"Dec. 5, 2014 -- Children with asthma might one day benefit from a simple urine test that could ensure they receive the right dose of medication to help them better manage their condition.
An Anglo-Polish research team found that a urine tes"...
Mechanism of Action
The precise mechanisms through which inhaled mannitol causes bronchoconstriction are not known.
The response to inhaled mannitol is reported as the delivered dose of mannitol causing a 15% reduction in FEV1 and is expressed as PD15.
The rate and extent of absorption of mannitol after oral inhalation was generally similar to that observed after oral administration. In a study of 18 healthy adult male subjects the absolute bioavailability of mannitol powder following oral inhalation was 59% while the relative bioavailability of inhaled mannitol in comparison to orally administered mannitol was 96%. Following oral inhalation of 635 mg, the mean mannitol peak plasma concentration (Cmax) was 13.71 mcg/mL while the mean extent of systemic exposure (AUC) was 73.15 mcg•hr/mL. The mean time to peak plasma concentration (Tmax) after oral inhalation was 1.5 hour.
Based on intravenous administration, the volume of distribution of mannitol was 34.3 L.
The extent of metabolism of mannitol appears to be small. This is evident from a urinary excretion of about 87% of unchanged drug after an intravenous dose to healthy subjects.
Following oral inhalation, the elimination half-life of mannitol was 4.7 hours. The mean terminal elimination half-life for mannitol in plasma remained unchanged regardless of the route of administration (oral, inhalation, and intravenous). The urinary excretion rate versus time profile for mannitol was consistent for all routes of administration. The total clearance after intravenous administration was 5.1 L/hr while the renal clearance was 4.4 L/hr. Therefore, the clearance of mannitol was predominately via the kidney. Following inhalation of 635 mg of mannitol in 18 healthy subjects, about 55% of the total dose was excreted in the urine as unchanged mannitol. Following oral or intravenous administration of a 500 mg dose, the corresponding values were 54% and 87% of the dose, respectively.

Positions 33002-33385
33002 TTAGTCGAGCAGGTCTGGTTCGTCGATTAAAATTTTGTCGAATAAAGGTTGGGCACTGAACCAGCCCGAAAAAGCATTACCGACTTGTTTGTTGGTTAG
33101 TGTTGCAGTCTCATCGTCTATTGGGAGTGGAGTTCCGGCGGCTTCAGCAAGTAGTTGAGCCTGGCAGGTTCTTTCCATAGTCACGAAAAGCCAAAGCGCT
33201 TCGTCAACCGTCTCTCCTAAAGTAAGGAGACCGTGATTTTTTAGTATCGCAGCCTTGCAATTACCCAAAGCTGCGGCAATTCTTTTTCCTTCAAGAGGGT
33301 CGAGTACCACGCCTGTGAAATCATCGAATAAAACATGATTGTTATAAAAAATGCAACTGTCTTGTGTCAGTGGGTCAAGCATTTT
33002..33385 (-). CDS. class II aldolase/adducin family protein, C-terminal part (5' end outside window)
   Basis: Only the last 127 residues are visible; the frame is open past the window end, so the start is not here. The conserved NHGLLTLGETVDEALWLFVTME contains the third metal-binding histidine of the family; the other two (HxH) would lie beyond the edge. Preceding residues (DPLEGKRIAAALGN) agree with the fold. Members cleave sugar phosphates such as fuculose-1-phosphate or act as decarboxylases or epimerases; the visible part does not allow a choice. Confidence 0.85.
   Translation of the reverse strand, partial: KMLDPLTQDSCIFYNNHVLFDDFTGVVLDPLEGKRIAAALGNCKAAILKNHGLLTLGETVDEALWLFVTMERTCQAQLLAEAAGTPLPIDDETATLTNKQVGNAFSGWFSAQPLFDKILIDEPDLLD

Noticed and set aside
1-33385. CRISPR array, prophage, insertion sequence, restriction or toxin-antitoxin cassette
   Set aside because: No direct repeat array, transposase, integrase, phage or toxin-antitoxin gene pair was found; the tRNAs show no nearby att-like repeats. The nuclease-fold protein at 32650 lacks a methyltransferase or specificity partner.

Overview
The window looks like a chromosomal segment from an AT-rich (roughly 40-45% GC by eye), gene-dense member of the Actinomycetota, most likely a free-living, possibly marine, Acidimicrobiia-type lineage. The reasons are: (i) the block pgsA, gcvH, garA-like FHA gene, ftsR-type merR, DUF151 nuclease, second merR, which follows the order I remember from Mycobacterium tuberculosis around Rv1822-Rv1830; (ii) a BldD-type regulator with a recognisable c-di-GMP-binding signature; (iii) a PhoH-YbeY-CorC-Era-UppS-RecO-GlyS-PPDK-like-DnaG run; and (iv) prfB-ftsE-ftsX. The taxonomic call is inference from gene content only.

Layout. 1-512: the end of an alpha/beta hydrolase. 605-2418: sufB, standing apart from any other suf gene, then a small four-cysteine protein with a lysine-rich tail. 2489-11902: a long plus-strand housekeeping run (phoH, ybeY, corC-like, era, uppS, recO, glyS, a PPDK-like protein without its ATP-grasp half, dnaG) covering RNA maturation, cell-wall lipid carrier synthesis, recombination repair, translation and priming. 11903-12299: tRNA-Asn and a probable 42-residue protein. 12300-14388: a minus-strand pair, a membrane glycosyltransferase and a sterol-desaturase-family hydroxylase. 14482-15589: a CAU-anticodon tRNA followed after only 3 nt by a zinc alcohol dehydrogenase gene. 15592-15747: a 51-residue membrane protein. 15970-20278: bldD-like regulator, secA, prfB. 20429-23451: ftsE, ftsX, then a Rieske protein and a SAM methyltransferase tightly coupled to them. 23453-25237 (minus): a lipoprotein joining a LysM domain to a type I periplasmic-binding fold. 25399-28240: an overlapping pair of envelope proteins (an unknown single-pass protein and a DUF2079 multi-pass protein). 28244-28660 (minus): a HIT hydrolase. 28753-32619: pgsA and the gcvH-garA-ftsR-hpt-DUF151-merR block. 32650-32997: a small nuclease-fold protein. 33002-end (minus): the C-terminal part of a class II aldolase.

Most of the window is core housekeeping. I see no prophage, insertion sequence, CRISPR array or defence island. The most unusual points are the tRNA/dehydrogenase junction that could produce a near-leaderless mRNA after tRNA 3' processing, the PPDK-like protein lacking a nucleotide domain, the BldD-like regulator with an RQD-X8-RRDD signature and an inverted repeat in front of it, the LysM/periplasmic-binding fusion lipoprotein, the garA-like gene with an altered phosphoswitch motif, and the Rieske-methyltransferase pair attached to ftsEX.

Hepatic and Renal Impairment
Formal pharmacokinetic studies using ARIDOL (mannitol inhalation powder) have not been conducted in patients with hepatic or renal impairment. Since the drug is eliminated primarily via the kidney, an increase in systemic exposure can be expected in renally impaired patients.
Animal Toxicology and/or Pharmacology
Reproductive Toxicology Studies
Mannitol did not cause any embryofetal malformations when given to pregnant rats and mice at oral doses of 1.6 g/kg each (approximately 20 and 10 times the MRHDID in adults, respectively, on a mg/m² basis).